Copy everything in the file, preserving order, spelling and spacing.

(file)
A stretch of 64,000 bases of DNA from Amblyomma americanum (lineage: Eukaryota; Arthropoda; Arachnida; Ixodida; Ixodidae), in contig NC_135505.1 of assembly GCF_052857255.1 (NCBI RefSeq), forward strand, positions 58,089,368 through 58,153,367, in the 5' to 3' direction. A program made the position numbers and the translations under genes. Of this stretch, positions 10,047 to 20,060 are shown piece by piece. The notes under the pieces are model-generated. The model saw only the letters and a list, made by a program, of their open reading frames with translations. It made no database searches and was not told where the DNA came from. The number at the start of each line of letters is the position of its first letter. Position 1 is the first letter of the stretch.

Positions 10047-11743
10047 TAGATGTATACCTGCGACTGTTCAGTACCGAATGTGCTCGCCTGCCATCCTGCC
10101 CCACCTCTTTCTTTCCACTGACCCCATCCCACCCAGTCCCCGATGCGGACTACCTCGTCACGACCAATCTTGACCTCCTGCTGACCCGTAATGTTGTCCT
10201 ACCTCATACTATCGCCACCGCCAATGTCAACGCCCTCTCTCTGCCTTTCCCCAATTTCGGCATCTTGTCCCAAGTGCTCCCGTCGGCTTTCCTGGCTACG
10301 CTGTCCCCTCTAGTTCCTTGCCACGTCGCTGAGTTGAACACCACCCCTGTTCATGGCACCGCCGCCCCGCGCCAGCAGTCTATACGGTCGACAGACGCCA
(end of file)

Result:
A stretch of 64,000 bases of DNA from Amblyomma americanum (lineage: Eukaryota; Arthropoda; Arachnida; Ixodida; Ixodidae), in contig NC_135505.1 of assembly GCF_052857255.1 (NCBI RefSeq), forward strand, positions 58,089,368 through 58,153,367, in the 5' to 3' direction. A program made the position numbers and the translations under genes. Of this stretch, positions 10,047 to 20,060 are shown piece by piece. The notes under the pieces are model-generated. The model saw only the letters and a list, made by a program, of their open reading frames with translations. It made no database searches and was not told where the DNA came from. The number at the start of each line of letters is the position of its first letter. Position 1 is the first letter of the stretch.

Positions 10047-11743
10047 TAGATGTATACCTGCGACTGTTCAGTACCGAATGTGCTCGCCTGCCATCCTGCC
10101 CCACCTCTTTCTTTCCACTGACCCCATCCCACCCAGTCCCCGATGCGGACTACCTCGTCACGACCAATCTTGACCTCCTGCTGACCCGTAATGTTGTCCT
10201 ACCTCATACTATCGCCACCGCCAATGTCAACGCCCTCTCTCTGCCTTTCCCCAATTTCGGCATCTTGTCCCAAGTGCTCCCGTCGGCTTTCCTGGCTACG
10301 CTGTCCCCTCTAGTTCCTTGCCACGTCGCTGAGTTGAACACCACCCCTGTTCATGGCACCGCCGCCCCGCGCCAGCAGTCTATACGGTCGACAGACGCCA